A new study suggests that drinking small amounts of alcohol frequently rather than having infrequent bouts of binge drinking is more likely to increase the risk of developing atrial fibrillation (A-fib), a condition in which the heart beats irregularly.
“Recommendations about alcohol consumption have focused on reducing the absolute amount rather than the frequency,” says study author Dr. Jong-Il Choi, a professor in the department of internal medicine at the Korea University College of Medicine in Seoul.
“Our study suggests that drinking less often may also be important to protect against atrial fibrillation,” he adds.
Prof. Choi, who also works at the Korea University Anam Hospital in Seoul, and his colleagues report their findings in a recent EP Europace study paper.
A-fib is the most common form of heart arrhythmia, a condition in which the heart beats too quickly, too slowly, or in an irregular way.
Prof. Choi observes that “atrial fibrillation is a disease with multiple dreadful complications and significantly impaired quality of life.”
It is sometimes difficult to say what causes A-fib. However, it appears that damage to the heart’s electrical system is often to blame. This damage can happen as a result of heart disease or as a complication of heart surgery. Other conditions, such as chronic uncontrolled high blood pressure, can also affect the heart in this way.
One of the main effects of A-fib is that it causes blood to pool in the lower chambers of the heart, which, in turn, increases the likelihood of clotting.
An earlier pooled
Those findings showed that for every 12 grams of alcohol — roughly the amount in a single drink — that a person consumed per week, there was an 8% higher risk of A-fib.
However, that analysis did not clarify whether the total alcohol consumption or the number of drinking episodes had the strongest effect.
In the new study, Dr. Choi and colleagues compared the effect of frequent drinking with that of binge drinking on the risk of new-onset A-fib.
They analyzed data on 9,776,956 individuals in the Korean National Health Insurance Service database, which holds records on nearly everybody in the Republic of Korea.
None of the individuals in the analysis had A-fib when, as part of a health checkup in 2009, they completed a survey about alcohol intake.
Using the database records, the researchers were able to track these individuals through to 2017 to spot any occurrences of A-fib.
They assessed the effect of weekly alcohol consumption — which they calculated by multiplying the number of drinking sessions per week by the amount of alcohol consumed in each session — on the risk of new-onset A-fib.
The analysis revealed weekly alcohol intake to be a significant risk factor for new-onset A-fib.
However, the team found that the strongest factor was drinking sessions per week. Having a daily drink of alcohol was associated with a higher risk of A-fib than drinking twice a week, while drinking once a week was less risky.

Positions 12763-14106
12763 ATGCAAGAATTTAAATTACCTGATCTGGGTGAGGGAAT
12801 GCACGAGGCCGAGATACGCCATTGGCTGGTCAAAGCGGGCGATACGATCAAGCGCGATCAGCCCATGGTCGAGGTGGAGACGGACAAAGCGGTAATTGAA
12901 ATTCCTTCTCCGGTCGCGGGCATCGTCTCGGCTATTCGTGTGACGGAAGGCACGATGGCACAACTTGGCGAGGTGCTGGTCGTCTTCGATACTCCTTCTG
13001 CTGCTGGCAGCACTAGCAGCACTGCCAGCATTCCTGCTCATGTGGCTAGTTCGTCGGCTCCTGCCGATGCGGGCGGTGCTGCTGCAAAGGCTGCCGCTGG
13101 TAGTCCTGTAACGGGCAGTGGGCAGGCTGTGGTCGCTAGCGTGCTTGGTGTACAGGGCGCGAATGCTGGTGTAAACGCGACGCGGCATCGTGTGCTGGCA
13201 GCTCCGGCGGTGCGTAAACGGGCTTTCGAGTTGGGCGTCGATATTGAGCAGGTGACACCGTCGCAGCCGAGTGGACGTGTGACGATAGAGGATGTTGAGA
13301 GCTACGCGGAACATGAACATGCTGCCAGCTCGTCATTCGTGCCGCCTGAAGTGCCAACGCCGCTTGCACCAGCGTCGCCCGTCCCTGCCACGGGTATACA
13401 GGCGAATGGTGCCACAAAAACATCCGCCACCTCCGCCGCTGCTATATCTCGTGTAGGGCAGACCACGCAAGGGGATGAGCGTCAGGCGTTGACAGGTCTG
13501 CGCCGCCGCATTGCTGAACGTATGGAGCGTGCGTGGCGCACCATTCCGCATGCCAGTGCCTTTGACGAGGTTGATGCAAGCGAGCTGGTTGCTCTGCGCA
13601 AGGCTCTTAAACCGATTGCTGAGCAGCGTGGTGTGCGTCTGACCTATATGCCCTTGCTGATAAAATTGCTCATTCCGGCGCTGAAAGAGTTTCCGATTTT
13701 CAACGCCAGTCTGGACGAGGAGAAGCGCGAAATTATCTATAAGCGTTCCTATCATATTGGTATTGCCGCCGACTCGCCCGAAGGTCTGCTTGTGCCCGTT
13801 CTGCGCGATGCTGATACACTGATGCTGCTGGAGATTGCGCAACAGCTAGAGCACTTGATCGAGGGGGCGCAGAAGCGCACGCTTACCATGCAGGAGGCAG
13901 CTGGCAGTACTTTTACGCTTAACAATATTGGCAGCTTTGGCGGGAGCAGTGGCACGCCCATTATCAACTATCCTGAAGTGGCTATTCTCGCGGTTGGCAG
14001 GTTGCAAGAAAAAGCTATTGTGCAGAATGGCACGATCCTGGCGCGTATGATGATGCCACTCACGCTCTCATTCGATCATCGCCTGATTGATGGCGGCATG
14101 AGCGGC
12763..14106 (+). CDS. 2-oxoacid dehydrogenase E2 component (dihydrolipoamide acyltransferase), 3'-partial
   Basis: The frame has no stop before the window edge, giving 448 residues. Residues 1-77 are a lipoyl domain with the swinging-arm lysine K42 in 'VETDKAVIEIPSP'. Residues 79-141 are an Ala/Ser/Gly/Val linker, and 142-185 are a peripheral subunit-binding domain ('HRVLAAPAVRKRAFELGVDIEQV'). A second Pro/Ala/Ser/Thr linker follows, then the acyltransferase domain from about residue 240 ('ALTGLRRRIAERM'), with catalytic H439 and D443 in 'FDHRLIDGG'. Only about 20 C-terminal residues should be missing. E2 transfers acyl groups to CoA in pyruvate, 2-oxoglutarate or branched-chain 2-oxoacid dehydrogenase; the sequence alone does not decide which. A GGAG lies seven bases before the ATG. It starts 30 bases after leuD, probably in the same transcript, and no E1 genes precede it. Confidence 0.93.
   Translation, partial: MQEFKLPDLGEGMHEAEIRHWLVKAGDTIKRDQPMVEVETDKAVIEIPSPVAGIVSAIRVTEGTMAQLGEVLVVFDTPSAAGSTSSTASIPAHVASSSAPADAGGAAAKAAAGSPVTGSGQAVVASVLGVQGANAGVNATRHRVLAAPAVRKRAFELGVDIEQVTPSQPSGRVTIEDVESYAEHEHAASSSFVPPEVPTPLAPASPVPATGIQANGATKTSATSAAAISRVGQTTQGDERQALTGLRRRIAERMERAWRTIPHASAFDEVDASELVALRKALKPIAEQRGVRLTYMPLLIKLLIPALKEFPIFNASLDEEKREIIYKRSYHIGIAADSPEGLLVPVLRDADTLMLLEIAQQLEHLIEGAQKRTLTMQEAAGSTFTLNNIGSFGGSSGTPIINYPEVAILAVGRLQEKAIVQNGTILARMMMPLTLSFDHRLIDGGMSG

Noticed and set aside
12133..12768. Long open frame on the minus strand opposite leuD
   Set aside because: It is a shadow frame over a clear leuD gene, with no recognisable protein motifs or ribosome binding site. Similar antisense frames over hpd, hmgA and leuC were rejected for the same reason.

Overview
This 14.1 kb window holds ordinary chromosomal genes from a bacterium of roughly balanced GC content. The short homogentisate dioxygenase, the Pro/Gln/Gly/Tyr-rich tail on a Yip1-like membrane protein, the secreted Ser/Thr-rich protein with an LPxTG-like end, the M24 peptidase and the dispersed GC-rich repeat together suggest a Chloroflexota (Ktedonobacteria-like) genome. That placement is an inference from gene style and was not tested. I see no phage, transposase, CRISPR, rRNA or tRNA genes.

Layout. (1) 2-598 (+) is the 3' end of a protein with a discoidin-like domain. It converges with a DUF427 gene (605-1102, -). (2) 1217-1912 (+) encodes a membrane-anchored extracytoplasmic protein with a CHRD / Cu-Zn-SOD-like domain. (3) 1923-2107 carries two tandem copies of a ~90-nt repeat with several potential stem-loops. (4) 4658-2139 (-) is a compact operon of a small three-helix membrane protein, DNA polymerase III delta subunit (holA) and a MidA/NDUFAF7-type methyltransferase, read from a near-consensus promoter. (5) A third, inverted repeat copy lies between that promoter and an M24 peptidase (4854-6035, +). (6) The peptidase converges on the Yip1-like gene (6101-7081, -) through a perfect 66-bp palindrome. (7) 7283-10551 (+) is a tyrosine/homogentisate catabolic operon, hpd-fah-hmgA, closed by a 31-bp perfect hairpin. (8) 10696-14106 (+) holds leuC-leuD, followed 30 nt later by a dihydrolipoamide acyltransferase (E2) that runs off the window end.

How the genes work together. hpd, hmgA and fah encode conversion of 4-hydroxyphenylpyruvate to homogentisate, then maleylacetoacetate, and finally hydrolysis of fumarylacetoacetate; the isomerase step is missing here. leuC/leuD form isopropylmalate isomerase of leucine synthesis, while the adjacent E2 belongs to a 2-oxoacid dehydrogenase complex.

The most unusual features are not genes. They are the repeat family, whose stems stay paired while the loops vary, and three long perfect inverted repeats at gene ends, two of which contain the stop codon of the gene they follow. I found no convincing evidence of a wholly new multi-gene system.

In contrast, there was no link between consuming a large amount of alcohol in one session, or binge drinking, and new-onset A-fib.
“Drinking [a] small amount of alcohol frequently,” conclude the authors, “may not be a good strategy to prevent new-onset A-fib.”
They note that the association between the number of drinking episodes and A-fib onset held regardless of sex and age.
Speculating on the reason for the link, Prof. Choi suggests that alcohol could trigger an individual episode of A-fib and that if this keeps repeating, it could “lead to overt disease.”
“In addition,” he notes, “drinking can provoke sleep disturbance, which is a known risk factor for [A-fib].”
When they looked at weekly consumption of alcohol, the researchers saw that their results supported those of other studies.
They saw a 2% rise in the risk of new-onset A-fib for each additional weekly gram of alcohol consumption.
The results also showed what appeared to be a protective effect of mild alcohol intake compared both with no drinking and with moderate and high levels of consumption.
Those who consumed no alcohol or drank moderate or high amounts had elevated risks of new-onset A-fib of 8.6%, 7.7%, and 21.5%, respectively, compared with mild drinkers.
Prof. Choi proposes, however, that this might not be a “true benefit,” but could be due to the “confounding effect of unmeasured variables.” Only further studies can confirm this.
He suggests that alcohol is likely to be the A-fib risk factor that people can alter most easily.
“To prevent new-onset atrial fibrillation, both the frequency and weekly amount of alcohol consumption should be reduced.”
Prof. Jong-Il Choi